When asked how we could include them more in the workforce and create a diverse and inclusive place, Ria states, “Clearly leadership is lacking in this arena. While we've made some limited strides in the realms of ‘accessibility,’ the vast majority of us are still pretty clueless about how to fully engage a person with challenges effectively. And respectfully. What most of usend up doing - mainly due to ignorance and a lack of skill- is side-stepping the person in question - avoiding the risks of either offending or ‘having to carry the person's weight' somehow in ways that might risk being burdensome. “As I'm self-employed and work alone or on teams, but not in a corporate America, I can only imagine, for example, that employers could be expected to be more affirming and supportive of any co-workers who give care to those with disabilities in the workplace - if the person wants and or needs help - rather than ‘dinging’ an employee in a myopic way for some related, albeit limited, reduced productivity. Employees who are invested in the wellbeing and success of co-workers tend to increase productivity for all involved. We're just happier when we care and invest in one another's success. “For example, we need to consider what greater value a person with challenges brings to the workplace, aside from their actual skills and abilities. I've seen a third-grade teacher provide remarkable, indeed beautiful, growth and learning for her entire class by having them share in the caregiving of a child with severe psychiatric challenges - without diminishing or disrespecting the non-disabled or the child with a disability. There are matter-of-fact ‘this-is-just-how-life-is’ and ‘who-are-you-going-to-be-as-a-human-being?’ attitudes that equalize the playing field for all involved, while affirming and challengingeveryone. Such an approach in leadership teaches us to care such that no one is left behind or left out, and holds everyone responsible for equity and consideration. Collaborative teams are actually strengthened and more efficient and productive in the long run. How could this not benefit us all in the long run? Much of the effectiveness depends on the training, experience and skill of the leadership.” Ria suggeststhat isolation canultimately beone of the greatest burdens or challengesfaced byan individual with a disability, i.e., our lack of understanding and skillallowsus toavoid, even if subtly and graciously, the discomfort of not knowing how to behave toward or engage a person with disabilities fully, meaningfully and respectfully in attuned ways. This leaves our implicit biases firmly in place, untested. Effective leadership could help counter the ongoing acting out of our implicit biases. Ria had a client with learning disabilities around reading and writing. This female attorney was a respected and successful personal injury attorney who needed special software to help her read and write. What she constantly had to deal with is colleagues and clients often assuming that her learning disabilities meant she was "stupid" or "just slow," for example.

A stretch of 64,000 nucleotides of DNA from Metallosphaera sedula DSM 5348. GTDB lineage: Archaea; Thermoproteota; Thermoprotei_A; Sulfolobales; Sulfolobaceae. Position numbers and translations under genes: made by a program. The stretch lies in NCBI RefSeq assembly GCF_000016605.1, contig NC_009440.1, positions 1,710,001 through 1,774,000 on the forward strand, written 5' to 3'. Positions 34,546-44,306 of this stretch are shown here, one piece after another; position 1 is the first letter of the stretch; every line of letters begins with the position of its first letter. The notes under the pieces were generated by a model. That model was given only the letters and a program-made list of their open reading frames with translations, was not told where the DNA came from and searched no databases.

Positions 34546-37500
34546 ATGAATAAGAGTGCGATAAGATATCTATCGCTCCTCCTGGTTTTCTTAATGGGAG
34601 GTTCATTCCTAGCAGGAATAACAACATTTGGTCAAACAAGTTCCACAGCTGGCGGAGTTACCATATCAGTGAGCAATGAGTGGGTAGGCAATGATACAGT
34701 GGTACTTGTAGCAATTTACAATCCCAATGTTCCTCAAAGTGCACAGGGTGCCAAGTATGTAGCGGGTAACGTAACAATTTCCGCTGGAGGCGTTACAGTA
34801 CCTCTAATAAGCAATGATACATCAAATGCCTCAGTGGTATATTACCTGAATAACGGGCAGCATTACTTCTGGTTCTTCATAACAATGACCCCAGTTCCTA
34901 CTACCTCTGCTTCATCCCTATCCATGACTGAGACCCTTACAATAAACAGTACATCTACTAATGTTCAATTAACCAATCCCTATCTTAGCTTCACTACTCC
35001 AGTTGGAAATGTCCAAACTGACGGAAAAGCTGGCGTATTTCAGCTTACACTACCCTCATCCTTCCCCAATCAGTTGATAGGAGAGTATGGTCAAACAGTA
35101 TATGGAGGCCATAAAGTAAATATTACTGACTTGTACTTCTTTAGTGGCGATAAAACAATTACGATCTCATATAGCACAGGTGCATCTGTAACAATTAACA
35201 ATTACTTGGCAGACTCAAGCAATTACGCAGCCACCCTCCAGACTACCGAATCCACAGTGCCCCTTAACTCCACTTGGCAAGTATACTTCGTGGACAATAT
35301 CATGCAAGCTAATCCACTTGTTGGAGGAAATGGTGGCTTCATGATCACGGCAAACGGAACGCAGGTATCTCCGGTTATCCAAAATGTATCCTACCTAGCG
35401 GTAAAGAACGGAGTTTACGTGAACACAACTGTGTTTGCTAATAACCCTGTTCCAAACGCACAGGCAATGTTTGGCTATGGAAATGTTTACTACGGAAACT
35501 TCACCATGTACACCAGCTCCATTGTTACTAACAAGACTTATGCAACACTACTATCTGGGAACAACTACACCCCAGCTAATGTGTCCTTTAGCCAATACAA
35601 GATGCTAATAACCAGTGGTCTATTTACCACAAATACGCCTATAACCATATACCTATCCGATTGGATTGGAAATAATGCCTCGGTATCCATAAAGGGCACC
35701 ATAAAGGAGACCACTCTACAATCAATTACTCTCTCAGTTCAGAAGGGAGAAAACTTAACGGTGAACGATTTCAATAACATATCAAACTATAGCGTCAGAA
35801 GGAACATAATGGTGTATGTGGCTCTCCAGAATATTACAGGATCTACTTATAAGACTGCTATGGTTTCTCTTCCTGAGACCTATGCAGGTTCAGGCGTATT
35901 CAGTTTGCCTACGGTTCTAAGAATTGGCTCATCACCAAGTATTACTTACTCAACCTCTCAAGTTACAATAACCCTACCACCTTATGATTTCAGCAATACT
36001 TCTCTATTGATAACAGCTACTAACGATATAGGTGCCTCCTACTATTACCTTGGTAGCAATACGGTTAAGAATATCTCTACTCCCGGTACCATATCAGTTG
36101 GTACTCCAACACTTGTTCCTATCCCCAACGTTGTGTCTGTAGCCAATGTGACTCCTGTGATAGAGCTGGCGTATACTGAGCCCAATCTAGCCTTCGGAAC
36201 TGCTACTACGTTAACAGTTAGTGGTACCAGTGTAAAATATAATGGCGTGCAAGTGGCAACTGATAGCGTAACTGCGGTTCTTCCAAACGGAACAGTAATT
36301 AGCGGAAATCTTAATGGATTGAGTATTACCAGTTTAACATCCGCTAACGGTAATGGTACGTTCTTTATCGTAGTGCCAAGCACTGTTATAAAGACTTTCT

Ria agrees that there should be better training and procedures for hiring individuals with disabilities. “Forleadership in the workplace to be effective, my guess is that it would need to be sufficiently malleable to be tailored to each situation and person, while establishing some solid cultural norms for how employees at all levels will engage differences, and manage conflict arising out of differences in ability, race, learning styles, etc. We're a part of a culture that sues when the coffee is too hot, so I can understand some employers' fears in this area. I'm not defending such fears andit's not completely unreasonable to fear being sued, regardless of the issue, given our cultural inclinations.That said, there is a lack of ethical accountability in simply avoiding the issue altogether or failing to hire experts to help create and implement equity at a systemic level. One person treated inequitably, impacts everyone else, whether it's acknowledged or not.” She concludes by saying we need researchers, true specialistswho follow the research to guide such training, as well as the implementation of policy protocols,for either to be effective.More importantly, we need industry leaders, employers and business colleges/universities to care enough to invest in modeling the way in this realm.